Keith Michael Sullivan, MD

Professor of Medicine
James B. Wyngaarden Distinguished Professor of Medicine, in the School of Medicine
Member of the Duke Cancer Institute
Campus mail Box 3961 Med Ctr, Durham, NC 27710
Phone (919) 668-1000
Email address

Research areas

  • Late effects of cancer treatment and stem cell transplantation 
  • Chronic graft-versus-host disease 
  • Transplantation for sickle cell and autoimmune diseases 
  • Knowledge engineering

Early on, Dr. Sullivan and the team at Fred Hutchinson Cancer Research Center developed a systematic investigative approach for the diagnosis and treatment of chronic graft-versus-host disease (GVHD), the major cause of late morbidity and non-relapse mortality following allogeneic stem cell transplantation (SCT). As a result of this work, it became clear that blood and marrow transplant recipients require systematic long-term follow-up to evaluate and treat late complications of high-dose chemoradiotherapy and SCT.

The program grew into a large multidisciplinary team, resulting in improvement in patient outcome and quality of life. Through the late events project, he also contributed to outcomes research, computer decision support systems, and knowledge engineering for follow-up care. With quality of life as a focus, research pursued the application of SCT to diseases with high morbidity but little immediate mortality. For young patients with advanced, symptomatic sickle cell disease, myeloablative conditioning and SCT from an HLA-identical sibling has led to an 86% long-term survival free of sickle cell disease. For individuals with autoimmune diseases such as multiple sclerosis, scleroderma, and systemic lupus erythematosus, current therapy is often incomplete and significant morbidity from the disease or its treatment is observed.

Recent preclinical and clinical data suggest that high-dose immunosupression and SCT can halt the progression and, in some settings, reverse the course of autoimmune diseases. Since his arrival at Duke University, over 30 centers nationwide are participating in Duke-led phase II and III trials to test the toxicity, efficacy, and quality of life following autologous and allogeneic stem cell transplantation for autoimmune diseases.

These trials will also serve as platforms to study the immune repertoire and mechanistic pathways before and after SCT to gain greater insight into the basic mechanisms of autoimmunity.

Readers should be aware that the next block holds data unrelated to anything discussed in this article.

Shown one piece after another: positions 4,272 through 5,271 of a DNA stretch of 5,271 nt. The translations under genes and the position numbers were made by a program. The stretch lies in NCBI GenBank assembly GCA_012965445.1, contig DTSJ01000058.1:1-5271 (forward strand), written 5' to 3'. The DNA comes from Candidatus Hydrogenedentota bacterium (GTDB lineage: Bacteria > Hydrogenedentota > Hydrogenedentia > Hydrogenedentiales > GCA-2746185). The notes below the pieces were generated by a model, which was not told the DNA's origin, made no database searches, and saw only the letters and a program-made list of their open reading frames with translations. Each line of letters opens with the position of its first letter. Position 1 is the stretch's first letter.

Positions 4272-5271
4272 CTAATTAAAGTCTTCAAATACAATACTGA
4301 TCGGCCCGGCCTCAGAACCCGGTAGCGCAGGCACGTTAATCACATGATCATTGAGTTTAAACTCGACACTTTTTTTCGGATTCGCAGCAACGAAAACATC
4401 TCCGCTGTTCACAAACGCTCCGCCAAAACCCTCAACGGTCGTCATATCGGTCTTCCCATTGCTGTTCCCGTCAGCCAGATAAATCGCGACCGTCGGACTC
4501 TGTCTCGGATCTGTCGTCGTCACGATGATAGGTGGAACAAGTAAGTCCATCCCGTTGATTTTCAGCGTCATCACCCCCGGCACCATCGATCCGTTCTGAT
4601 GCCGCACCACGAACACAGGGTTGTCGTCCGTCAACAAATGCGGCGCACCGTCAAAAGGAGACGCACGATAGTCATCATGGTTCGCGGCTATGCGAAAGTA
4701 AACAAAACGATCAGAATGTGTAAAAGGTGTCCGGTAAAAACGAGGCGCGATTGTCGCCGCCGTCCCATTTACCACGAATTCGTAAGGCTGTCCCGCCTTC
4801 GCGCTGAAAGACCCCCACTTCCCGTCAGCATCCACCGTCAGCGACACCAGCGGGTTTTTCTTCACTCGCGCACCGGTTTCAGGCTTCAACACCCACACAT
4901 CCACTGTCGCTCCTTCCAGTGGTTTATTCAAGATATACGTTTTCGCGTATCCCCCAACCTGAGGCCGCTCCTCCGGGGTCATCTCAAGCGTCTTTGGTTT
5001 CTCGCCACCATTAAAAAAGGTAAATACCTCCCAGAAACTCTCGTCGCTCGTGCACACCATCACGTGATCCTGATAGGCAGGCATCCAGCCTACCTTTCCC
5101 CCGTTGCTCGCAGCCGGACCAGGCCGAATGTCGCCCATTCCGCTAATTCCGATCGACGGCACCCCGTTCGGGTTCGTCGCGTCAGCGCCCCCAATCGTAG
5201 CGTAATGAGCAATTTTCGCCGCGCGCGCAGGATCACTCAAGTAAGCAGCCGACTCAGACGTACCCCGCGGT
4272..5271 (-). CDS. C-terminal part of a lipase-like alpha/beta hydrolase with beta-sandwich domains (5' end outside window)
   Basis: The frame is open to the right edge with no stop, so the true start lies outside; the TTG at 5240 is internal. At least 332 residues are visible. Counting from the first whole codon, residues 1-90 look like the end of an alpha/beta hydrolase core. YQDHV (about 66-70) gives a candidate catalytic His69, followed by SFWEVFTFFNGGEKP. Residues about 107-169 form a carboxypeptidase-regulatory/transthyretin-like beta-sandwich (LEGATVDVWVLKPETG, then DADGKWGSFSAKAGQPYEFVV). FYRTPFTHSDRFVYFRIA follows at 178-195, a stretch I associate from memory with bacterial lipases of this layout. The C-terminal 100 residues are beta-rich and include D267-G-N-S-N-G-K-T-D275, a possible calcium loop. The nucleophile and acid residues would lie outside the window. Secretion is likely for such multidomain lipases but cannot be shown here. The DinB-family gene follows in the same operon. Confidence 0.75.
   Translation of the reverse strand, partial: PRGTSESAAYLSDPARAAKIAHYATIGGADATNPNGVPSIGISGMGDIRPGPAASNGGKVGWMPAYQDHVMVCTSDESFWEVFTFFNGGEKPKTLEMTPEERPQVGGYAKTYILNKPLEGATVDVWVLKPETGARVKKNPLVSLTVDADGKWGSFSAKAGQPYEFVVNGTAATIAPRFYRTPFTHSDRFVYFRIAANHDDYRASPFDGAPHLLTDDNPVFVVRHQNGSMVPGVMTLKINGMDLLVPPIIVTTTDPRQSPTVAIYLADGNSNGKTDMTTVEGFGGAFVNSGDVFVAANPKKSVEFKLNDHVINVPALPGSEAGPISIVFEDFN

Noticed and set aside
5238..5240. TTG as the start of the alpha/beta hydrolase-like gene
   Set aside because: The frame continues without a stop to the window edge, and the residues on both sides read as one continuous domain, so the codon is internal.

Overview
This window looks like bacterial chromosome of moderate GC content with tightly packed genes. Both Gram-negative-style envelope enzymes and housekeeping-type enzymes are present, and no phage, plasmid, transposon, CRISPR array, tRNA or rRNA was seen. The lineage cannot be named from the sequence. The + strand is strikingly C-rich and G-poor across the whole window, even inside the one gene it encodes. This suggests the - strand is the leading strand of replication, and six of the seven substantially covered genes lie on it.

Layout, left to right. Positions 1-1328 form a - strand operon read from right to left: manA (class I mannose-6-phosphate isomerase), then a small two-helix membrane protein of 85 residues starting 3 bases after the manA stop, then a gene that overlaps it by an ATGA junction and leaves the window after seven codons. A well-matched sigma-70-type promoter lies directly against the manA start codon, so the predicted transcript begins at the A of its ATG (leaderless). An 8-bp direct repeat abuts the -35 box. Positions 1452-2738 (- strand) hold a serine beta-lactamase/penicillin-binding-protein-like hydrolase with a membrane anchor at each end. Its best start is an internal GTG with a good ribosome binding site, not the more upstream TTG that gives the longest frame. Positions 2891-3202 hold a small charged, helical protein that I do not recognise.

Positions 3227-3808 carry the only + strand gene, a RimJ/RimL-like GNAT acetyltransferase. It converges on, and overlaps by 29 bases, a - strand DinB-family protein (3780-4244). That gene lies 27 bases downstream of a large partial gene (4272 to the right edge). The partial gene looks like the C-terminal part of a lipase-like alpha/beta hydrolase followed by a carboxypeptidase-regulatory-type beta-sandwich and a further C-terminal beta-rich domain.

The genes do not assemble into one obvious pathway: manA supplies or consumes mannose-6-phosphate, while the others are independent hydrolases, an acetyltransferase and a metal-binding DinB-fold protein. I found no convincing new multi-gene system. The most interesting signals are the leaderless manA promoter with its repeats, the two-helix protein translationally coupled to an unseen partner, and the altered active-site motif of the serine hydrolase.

A national repository of tissue and cell specimens is also part of these NIH-supported trials to further promote scientific study from these unique patients.

In Their Words

Education and Training

  • M.D., Indiana University at Indianapolis, 1971


Nash, R. A., P. A. McSweeney, R. Storb, K. M. Sullivan, A. Langston, J. L. Sunderhaus, M. Wener, and D. Furst. “Treatment of severe systemic sclerosis with allogenic marrow transplantation..” In Blood, 100:460B-461B. AMER SOC HEMATOLOGY, 2002.


McSweeney, Peter A., Richard A. Nash, Keith M. Sullivan, Jan Storek, Leslie J. Crofford, Roger Dansey, Maureen D. Mayes, et al. “High-dose immunosuppressive therapy for severe systemic sclerosis: initial outcomes..” Blood 100, no. 5 (September 1, 2002): 1602–10.


Goerner, Martin, Theodore Gooley, Mary E. D. Flowers, Keith M. Sullivan, Hans-Peter Kiem, Jean E. Sanders, Paul J. Martin, and Rainer Storb. “Morbidity and mortality of chronic GVHD after hematopoietic stem cell transplantation from HLA-identical siblings for patients with aplastic or refractory anemias..” Biol Blood Marrow Transplant 8, no. 1 (2002): 47–56.

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Benito, A. I., T. Furlong, P. J. Martin, C. Anasetti, F. R. Appelbaum, K. Doney, R. A. Nash, et al. “Sirolimus (rapamycin) for the treatment of steroid-refractory acute graft-versus-host disease..” Transplantation 72, no. 12 (December 27, 2001): 1924–29.

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Socié, G., R. A. Clift, D. Blaise, A. Devergie, O. Ringden, P. J. Martin, M. Remberger, et al. “Busulfan plus cyclophosphamide compared with total-body irradiation plus cyclophosphamide before marrow transplantation for myeloid leukemia: long-term follow-up of 4 randomized studies..” Blood 98, no. 13 (December 15, 2001): 3569–74.

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Storek, J., A. Joseph, G. Espino, M. A. Dawson, D. C. Douek, K. M. Sullivan, M. E. Flowers, et al. “Immunity of patients surviving 20 to 30 years after allogeneic or syngeneic bone marrow transplantation..” Blood 98, no. 13 (December 15, 2001): 3505–12.

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Nishimura, J., Y. Kanakura, R. E. Ware, T. Shichishima, H. Nakakuma, H. Ninomiya, C. M. DeCastro, et al. “Flow cytometric analysis in two large cohorts of patients with PNH..” Blood 98, no. 11 (November 16, 2001): 221A-221A.


Nishimura, J., Y. Kanakura, R. E. Ware, T. Shichishima, H. Nakakuma, H. Ninomiya, C. M. DeCastro, et al. “The clinical course of PNH in the USA and in Japan..” Blood 98, no. 11 (November 16, 2001): 220A-220A.


Walters, M. C., A. Woolfrey, B. Torok-Storb, J. M. Zaucha, M. T. Little, E. Trachtenberg, K. M. Sullivan, and R. Storb. “Enrichment of donor erythroid cells after non-myeloablative bone marrow transplantation (BMT) for sickle cell anemia (SCA)..” Blood 98, no. 11 (November 16, 2001): 490A-490A.